Bladder control problems are issues that happen to both men and women. Many women will leak urine when they laugh hard, cough or sneeze. Men also have this difficulty, but the problem is much more common in women. The leakage can be a small or a large problem. Physicians believe that about half of all adult women will have experience this issue at one time or another in their lives. The causes of the lack of bladder control when coughing are varied and will determine the treatment.
Urinary Tract Infections
A urinary tract infection can happen anywhere along the urinary tract, from the bladder, kidneys, ureters and the urethra, according to MedlinePlus.com. Urinary tract infections are caused by bacteria and women tend to get them more often than men, because the urethra is shorter and closer to the anus.
Factors such as diabetes, bowel incontinence, enlarged prostate, kidney stones and pregnancy will all increase the risk of developing a urinary tract infection. The infection will irritate the nerves of the bladder and cause the bladder to contract without warning. This type of incontinence will go away once the infection has been cured.
The pelvic organs are held in place by tissues and muscles. According to The American Congress of Obstetricians and Gynecologists, support problems will happen when these tissues are stressed or weakened by pregnancy, childbirth or aging. As the organs sag out of place, they press upon the vagina making it more difficult to pass urine or result in leakage during coughing and sneezing.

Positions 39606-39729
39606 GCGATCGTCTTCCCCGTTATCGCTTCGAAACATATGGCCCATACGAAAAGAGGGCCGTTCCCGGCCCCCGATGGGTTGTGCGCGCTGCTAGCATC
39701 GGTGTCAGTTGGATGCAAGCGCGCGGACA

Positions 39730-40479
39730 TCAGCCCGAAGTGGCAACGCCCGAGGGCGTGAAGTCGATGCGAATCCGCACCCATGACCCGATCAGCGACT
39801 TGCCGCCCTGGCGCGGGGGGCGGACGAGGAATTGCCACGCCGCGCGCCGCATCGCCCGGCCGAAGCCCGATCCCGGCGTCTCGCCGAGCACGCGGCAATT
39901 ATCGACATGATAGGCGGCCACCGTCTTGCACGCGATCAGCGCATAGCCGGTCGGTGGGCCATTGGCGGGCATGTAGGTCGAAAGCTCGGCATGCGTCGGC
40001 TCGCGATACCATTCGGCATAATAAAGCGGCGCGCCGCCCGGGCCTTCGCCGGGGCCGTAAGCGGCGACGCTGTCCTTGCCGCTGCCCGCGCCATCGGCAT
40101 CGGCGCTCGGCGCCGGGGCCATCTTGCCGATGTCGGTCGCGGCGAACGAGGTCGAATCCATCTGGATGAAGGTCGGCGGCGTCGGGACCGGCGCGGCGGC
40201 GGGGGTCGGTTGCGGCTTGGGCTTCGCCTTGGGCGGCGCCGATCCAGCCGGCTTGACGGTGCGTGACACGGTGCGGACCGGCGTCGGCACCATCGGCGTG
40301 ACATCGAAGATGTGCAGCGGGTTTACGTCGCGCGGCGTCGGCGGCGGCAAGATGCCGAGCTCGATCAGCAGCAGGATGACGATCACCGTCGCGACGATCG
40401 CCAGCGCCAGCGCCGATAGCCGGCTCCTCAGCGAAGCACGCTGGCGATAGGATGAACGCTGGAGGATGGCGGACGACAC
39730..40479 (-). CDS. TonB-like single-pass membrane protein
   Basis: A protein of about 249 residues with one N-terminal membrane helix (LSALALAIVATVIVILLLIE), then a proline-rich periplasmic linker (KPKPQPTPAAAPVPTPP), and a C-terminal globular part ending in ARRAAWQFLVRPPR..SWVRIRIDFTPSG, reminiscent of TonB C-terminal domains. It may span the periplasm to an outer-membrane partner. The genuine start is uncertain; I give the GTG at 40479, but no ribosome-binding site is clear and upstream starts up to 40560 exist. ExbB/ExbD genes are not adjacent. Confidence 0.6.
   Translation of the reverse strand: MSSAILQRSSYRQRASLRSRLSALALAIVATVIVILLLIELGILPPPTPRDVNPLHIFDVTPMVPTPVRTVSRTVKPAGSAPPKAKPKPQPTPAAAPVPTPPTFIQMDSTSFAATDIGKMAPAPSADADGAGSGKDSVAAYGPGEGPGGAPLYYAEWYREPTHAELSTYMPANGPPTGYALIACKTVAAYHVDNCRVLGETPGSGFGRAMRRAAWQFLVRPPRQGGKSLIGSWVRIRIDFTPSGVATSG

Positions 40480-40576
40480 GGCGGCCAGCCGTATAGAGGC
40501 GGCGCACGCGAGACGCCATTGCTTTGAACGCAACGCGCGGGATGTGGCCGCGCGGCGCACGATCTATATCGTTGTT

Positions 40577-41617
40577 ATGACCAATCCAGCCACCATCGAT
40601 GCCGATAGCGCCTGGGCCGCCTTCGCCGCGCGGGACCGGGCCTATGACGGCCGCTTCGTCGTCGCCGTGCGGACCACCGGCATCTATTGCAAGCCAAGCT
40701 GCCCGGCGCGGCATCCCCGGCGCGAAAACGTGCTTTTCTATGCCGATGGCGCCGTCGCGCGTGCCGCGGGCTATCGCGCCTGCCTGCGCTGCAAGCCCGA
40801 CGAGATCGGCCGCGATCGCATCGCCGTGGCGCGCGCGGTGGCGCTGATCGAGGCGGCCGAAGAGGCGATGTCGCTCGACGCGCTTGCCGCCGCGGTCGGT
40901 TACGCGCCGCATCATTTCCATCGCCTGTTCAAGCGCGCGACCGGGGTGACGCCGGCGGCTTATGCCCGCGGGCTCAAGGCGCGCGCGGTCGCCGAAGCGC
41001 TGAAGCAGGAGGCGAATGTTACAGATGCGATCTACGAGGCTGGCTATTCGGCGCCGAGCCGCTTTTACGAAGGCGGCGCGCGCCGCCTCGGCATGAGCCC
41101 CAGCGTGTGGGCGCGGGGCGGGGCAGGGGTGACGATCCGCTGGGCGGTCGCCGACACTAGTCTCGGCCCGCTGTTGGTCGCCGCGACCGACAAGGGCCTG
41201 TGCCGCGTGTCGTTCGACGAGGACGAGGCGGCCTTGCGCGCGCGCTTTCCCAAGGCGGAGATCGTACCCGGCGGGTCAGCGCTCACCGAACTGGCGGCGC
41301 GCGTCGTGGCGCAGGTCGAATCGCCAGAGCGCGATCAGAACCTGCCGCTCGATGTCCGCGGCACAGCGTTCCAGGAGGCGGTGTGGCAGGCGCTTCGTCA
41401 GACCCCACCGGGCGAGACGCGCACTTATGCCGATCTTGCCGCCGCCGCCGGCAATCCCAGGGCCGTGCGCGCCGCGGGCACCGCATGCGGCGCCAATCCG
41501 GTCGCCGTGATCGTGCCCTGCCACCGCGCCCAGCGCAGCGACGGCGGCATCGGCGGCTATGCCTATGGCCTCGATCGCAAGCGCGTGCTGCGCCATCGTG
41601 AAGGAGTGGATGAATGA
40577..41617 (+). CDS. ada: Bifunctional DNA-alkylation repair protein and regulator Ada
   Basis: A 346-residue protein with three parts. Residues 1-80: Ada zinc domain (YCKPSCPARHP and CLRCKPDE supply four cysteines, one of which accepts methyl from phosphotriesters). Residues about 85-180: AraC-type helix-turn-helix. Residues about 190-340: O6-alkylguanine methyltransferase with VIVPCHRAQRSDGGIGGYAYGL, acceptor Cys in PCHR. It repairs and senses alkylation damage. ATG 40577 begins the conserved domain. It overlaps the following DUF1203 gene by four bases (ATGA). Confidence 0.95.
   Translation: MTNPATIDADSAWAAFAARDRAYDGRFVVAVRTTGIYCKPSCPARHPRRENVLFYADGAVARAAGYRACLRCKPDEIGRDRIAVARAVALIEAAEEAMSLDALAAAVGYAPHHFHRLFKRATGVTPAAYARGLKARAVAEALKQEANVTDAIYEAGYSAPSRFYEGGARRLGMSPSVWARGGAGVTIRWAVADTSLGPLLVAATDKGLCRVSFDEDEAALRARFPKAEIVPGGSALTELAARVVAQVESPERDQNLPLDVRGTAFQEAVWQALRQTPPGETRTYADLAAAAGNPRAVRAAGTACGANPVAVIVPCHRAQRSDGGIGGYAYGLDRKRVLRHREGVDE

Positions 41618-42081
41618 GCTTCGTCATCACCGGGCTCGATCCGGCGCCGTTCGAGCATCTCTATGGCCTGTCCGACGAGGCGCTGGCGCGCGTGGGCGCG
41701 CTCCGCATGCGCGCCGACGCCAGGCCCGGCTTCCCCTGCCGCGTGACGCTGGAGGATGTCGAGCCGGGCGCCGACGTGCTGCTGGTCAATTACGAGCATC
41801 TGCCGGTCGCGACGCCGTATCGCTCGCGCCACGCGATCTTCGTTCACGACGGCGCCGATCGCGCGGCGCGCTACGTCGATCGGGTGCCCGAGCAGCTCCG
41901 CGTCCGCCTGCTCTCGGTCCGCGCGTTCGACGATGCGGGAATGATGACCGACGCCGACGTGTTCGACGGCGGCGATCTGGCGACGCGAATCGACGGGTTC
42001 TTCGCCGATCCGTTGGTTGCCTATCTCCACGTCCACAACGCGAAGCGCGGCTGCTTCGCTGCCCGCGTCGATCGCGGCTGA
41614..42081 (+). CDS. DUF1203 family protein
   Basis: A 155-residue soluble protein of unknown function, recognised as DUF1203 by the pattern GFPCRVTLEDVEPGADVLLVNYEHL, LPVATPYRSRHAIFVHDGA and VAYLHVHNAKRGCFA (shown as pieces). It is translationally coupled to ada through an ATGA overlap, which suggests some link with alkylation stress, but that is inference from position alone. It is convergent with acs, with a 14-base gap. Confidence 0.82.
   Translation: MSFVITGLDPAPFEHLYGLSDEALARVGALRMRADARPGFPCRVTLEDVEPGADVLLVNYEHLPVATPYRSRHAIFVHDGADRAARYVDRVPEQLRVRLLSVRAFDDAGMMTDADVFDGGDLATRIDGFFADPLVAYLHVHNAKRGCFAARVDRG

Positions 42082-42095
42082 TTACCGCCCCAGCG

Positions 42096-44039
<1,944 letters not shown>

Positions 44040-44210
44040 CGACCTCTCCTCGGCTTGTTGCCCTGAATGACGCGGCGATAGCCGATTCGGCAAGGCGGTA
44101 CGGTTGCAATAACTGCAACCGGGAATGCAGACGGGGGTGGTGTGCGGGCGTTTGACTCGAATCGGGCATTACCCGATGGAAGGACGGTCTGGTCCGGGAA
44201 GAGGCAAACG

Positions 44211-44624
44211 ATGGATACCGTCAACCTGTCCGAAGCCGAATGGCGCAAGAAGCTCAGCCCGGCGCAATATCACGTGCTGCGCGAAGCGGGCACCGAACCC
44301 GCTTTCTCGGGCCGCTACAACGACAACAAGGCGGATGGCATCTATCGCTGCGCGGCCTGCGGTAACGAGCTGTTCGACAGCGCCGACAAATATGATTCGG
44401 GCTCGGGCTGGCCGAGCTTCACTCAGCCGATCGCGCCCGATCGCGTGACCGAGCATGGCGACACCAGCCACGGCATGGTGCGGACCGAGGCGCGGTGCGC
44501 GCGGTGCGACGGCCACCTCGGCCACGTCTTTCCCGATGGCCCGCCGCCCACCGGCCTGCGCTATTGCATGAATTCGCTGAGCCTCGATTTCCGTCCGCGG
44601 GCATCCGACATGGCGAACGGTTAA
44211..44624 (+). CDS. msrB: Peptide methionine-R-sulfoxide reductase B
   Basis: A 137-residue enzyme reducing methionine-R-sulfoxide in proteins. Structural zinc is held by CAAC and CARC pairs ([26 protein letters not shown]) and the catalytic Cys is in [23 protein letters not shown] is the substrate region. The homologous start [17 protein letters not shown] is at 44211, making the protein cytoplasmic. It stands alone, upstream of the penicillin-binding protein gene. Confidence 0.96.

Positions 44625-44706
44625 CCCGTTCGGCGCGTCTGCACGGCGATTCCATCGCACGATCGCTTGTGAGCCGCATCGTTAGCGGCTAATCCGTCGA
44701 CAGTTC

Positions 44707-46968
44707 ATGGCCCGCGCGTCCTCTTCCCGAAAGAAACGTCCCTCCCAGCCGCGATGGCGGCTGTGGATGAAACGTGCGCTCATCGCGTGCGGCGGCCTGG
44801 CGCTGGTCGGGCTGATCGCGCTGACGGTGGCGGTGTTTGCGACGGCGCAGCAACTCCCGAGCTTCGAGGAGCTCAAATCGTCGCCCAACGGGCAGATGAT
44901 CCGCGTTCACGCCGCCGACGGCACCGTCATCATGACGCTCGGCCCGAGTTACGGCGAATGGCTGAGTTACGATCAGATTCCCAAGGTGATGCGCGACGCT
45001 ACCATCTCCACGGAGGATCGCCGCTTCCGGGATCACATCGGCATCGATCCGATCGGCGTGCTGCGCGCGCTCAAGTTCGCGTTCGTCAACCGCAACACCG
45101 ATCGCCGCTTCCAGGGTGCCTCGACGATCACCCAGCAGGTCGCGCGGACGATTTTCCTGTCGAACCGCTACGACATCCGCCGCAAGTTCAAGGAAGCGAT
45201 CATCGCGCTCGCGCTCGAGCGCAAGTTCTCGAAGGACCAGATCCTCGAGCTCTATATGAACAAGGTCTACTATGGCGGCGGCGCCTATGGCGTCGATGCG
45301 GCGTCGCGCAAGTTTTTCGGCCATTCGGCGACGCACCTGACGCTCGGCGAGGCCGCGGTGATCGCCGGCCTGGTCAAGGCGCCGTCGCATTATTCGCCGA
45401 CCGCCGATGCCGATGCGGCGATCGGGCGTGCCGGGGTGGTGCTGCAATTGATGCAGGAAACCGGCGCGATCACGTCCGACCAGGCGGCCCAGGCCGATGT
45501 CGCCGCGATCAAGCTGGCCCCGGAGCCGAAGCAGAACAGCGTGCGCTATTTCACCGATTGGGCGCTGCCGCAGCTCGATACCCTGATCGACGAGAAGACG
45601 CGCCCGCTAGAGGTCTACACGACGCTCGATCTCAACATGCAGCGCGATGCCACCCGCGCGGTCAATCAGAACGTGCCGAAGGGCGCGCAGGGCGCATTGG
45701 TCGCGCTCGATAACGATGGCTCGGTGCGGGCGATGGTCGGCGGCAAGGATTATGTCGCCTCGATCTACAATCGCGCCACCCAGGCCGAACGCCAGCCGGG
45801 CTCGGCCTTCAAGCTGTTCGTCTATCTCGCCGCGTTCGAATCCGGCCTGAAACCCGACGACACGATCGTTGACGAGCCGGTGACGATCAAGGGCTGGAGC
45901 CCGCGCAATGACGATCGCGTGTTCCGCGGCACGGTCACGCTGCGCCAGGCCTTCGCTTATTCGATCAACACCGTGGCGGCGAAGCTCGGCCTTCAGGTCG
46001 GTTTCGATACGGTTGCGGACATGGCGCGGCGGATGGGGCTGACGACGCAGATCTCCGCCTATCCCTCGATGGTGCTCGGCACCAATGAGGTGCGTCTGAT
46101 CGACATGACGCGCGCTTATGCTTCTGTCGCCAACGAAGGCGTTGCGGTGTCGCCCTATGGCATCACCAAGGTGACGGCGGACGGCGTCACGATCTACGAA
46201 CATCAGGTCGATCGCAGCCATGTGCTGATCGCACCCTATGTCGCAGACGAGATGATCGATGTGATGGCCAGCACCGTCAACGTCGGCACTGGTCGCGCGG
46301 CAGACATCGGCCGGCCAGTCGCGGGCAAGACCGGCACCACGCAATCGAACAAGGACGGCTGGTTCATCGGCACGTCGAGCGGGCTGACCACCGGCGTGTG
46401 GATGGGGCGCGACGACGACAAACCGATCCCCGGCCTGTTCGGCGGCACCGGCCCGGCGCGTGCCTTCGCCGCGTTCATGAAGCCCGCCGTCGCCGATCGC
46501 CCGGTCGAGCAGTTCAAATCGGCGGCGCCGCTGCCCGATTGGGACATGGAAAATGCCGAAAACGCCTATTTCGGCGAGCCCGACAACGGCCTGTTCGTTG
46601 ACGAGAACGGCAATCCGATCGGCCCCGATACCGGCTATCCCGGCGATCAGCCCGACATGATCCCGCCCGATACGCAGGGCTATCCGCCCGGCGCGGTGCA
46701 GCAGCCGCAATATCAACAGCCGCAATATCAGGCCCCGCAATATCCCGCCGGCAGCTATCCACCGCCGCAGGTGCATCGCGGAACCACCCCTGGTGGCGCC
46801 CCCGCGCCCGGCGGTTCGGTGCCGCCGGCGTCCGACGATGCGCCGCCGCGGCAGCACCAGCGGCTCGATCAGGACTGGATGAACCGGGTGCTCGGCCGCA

Specific structural abnormalities will also cause both men and women to leak urine when coughing or sneezing, according to the University of Maryland Medical Center. Some of these abnormalities resolve spontaneously, such as pregnancy or a stool impaction. Others, such as weakness of the sphincter, pelvic prolapse or abnormalities in the structure of the urinary tract, require treatment in order to resolve. Weakening of the sphincter, the circular muscles of the bladder that are responsible for opening and closing the urethra, can happen following prostate surgery in men, vaginal surgery in women or with advanced age.
Certain medications may also be responsible for leakage of urine during sneezing or coughing, according to the American College of Obstetricians and Gynecologists. Medications, such as diuretics which increase the amount of urine production, may cause leakage. The physician will want to change the dosage or type of medication in order to relieve the symptoms.
According to the University of Maryland Medical Center, both men and women may suffer from loss of bladder control while coughing if they also have had certain neurological conditions, such as multiple sclerosis or stroke. These conditions happen because the signals from the brain and the spinal cord do not connect properly with the bladder. Diabetes can also be a cause in both men and women.